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Flynn Boxes Clever To Avoid Another Knock Out Blow

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Fuseworks Media

By Chris Barclay of NZPA

Auckland, Oct 22 NZPA - Boxing clever could be the key to Corey Flynn ending a rare All Black rugby tour without an arm in a plaster cast.

The Canterbury hooker has resorted to a seemingly risky strengthening programme that sees the 28 year old jabbing the heavy bag at a gym in Christchurch.

Although it seems an unfeasible pastime for a sportsman with a list of fractures as long as your arm, Flynn believes the strategy has complemented the titanium rods that have been inserted at various points during his sporadic career.

Flynn has played only five tests since making his debut as the 2003 World Cup squad's third hooker in pool romps against Canada and Tonga.

Wavering accuracy and coaching preferences for the quality of Keven Mealamu, Anton Oliver and Andrew Hore limited his involvement, though fragile arms haven't helped.

At last count Flynn has broken or fractured his left arm four times and his sturdier right just the once.

On last year's end of year tour -- Flynn's first All Blacks experience in four years -- he found himself thrust on to the bench for the Grand Slam leg after Hore hobbled off in the opening minutes of the inaugural offshore Bledisloe Cup test in Hong Kong.

But Flynn's support role to Mealamu lasted only two tests. In the aftermath of the midweek thriller against Munster yet another fracture was diagnosed, relegating him to the stands as Hika Elliot deputised.

Flynn aimed his recovery at the Super 14 but a three-month break was insufficient -- in round two against the Brumbies the left arm cracked again.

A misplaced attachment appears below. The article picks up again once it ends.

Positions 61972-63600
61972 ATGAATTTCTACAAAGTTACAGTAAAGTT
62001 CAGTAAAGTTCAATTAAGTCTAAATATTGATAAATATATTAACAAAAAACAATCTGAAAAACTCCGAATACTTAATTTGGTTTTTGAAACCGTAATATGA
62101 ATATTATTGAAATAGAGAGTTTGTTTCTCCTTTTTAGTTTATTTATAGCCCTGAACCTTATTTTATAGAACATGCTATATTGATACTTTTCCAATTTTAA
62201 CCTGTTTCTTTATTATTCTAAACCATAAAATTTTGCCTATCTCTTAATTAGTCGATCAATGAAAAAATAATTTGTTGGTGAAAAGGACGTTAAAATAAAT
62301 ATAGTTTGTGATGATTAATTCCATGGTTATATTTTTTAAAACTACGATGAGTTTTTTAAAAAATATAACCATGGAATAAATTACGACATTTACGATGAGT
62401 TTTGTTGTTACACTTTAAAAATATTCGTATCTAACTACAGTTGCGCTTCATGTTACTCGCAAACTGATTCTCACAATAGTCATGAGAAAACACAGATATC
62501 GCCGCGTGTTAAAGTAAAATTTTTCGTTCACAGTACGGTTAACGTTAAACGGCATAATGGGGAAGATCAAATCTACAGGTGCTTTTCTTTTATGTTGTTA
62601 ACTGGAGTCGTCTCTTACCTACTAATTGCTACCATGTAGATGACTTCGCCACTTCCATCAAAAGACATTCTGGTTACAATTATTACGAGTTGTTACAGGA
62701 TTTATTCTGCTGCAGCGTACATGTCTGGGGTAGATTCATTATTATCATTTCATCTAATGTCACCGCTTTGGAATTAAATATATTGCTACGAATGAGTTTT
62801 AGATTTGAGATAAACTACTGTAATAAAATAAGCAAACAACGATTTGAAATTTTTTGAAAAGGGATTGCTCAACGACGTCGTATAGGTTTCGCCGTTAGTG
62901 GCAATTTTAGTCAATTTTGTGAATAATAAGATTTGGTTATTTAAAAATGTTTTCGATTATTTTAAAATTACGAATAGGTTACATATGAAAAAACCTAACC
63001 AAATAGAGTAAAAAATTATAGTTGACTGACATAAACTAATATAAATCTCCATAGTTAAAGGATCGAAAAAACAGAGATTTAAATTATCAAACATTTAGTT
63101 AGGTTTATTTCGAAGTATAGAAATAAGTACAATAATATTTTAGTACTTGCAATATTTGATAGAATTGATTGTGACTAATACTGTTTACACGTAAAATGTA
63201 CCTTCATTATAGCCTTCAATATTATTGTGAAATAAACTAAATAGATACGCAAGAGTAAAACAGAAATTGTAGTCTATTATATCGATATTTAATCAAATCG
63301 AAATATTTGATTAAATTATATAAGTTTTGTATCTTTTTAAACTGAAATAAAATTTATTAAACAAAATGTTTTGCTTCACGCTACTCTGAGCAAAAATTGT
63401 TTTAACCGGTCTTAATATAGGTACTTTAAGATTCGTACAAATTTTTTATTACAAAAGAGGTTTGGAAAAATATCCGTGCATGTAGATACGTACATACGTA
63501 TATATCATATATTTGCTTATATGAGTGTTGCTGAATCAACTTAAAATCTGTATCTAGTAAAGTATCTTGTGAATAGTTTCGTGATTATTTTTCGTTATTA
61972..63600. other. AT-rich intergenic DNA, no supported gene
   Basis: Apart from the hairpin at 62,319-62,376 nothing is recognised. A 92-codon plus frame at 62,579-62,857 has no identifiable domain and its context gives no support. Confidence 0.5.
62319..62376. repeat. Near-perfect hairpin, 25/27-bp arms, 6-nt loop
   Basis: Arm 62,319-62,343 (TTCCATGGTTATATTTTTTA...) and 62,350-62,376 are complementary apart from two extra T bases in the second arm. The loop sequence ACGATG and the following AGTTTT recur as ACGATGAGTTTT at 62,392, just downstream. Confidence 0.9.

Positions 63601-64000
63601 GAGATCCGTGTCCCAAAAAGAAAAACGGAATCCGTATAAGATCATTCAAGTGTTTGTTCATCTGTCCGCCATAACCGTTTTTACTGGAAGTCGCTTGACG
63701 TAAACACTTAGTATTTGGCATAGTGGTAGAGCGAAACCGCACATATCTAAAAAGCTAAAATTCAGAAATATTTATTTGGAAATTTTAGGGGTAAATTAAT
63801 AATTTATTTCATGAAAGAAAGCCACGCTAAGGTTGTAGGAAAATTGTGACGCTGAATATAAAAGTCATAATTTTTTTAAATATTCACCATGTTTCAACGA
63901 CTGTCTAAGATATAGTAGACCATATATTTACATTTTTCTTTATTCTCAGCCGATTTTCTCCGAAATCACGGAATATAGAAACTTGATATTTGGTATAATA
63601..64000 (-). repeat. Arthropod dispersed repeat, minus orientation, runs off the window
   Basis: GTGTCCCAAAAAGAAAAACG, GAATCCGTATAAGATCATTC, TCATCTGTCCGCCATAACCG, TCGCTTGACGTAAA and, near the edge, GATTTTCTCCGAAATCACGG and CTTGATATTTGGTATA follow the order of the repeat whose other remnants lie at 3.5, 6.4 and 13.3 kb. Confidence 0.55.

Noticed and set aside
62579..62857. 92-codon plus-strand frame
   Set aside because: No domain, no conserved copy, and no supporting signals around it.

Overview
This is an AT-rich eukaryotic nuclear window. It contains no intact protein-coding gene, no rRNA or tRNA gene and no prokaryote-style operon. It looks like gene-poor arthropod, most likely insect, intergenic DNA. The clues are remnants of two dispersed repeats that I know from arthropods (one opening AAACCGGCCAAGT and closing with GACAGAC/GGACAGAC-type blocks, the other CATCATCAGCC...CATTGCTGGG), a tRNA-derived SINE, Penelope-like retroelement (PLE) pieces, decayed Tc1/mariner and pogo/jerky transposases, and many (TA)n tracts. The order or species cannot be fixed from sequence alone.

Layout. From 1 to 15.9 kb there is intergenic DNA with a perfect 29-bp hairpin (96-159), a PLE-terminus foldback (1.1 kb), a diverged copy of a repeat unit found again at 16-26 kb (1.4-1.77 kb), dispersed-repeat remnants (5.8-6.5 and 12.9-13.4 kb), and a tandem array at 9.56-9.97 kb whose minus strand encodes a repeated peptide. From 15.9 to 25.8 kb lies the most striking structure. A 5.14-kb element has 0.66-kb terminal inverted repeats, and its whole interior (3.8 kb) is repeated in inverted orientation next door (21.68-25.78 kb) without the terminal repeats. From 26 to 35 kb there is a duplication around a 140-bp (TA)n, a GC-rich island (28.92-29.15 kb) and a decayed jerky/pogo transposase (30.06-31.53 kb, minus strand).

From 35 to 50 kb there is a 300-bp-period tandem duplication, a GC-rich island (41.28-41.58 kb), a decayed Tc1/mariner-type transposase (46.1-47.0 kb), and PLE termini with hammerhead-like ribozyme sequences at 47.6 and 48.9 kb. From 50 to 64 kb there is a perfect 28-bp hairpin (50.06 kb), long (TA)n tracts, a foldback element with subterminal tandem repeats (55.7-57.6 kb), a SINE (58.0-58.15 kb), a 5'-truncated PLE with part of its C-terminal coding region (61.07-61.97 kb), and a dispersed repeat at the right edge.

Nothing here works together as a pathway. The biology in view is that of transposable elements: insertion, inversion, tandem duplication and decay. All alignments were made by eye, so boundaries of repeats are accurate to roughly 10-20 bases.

Fronting a media scrum at the All Blacks training camp in west Auckland, Flynn was well-prepared when the inevitable question was raised: "Are the arms OK?"

"Arms are fine," he said before justifying his new boxing regime.

"It's known minor trauma creates the healing -- the impact of me hitting the bag strengthened the bone. That's the only thing that's really changed."

Flynn donned the boxing gloves during a six month rehab following the Canberra break in February, a painful reminder he was too eager to get back on the paddock after the setback in Limerick.

"From the Munster game I had three months to get back for the Super 14. I set that as a goal but in hindsight it was too early."

Flynn eventually made his provincial comeback midway through Canterbury's Air NZ Cup defence and showed enough form to be chosen as the second hooker to Hore, ahead of this season's reserves Aled de Malmanche and Elliot.

He now sports two Victor Matfield-style forearm guards, bandaged foam which provide peace of mind.

"They're there basically to provide confidence," he said.

"They've been a hindrance the old arms, but for every game I get though the confidence barrel fills up."

As one of only two specialist hookers on the six-match tour, Flynn can expect to share a heavy workload with Hore, an assignment fraught with difficulty.

The All Black lineout has been prone to malfunction throughout the season, a weakness that influenced Graham Henry replacing Steve Hansen as forwards coach.

With positional kicking a forte of the northern hemisphere sides on their puggy home grounds, Flynn realises glitches have to be kept to a minimum on the All Blacks throw.

"We know we're going to be there or thereabouts every game, we have to be on our game and we've been working together pretty hard," Flynn said of his combination with Hore.

Flynn owes his position on this tour to Mealamu's unavailability and was determined to take greater advantage than last year by adding more caps to a career already featuring NPC, Super rugby and Ranfurly Shield successes.

"I'm fortunate to achieved some things in footy," he said "but this is where I've sort of halted -- to be back here is pretty special."

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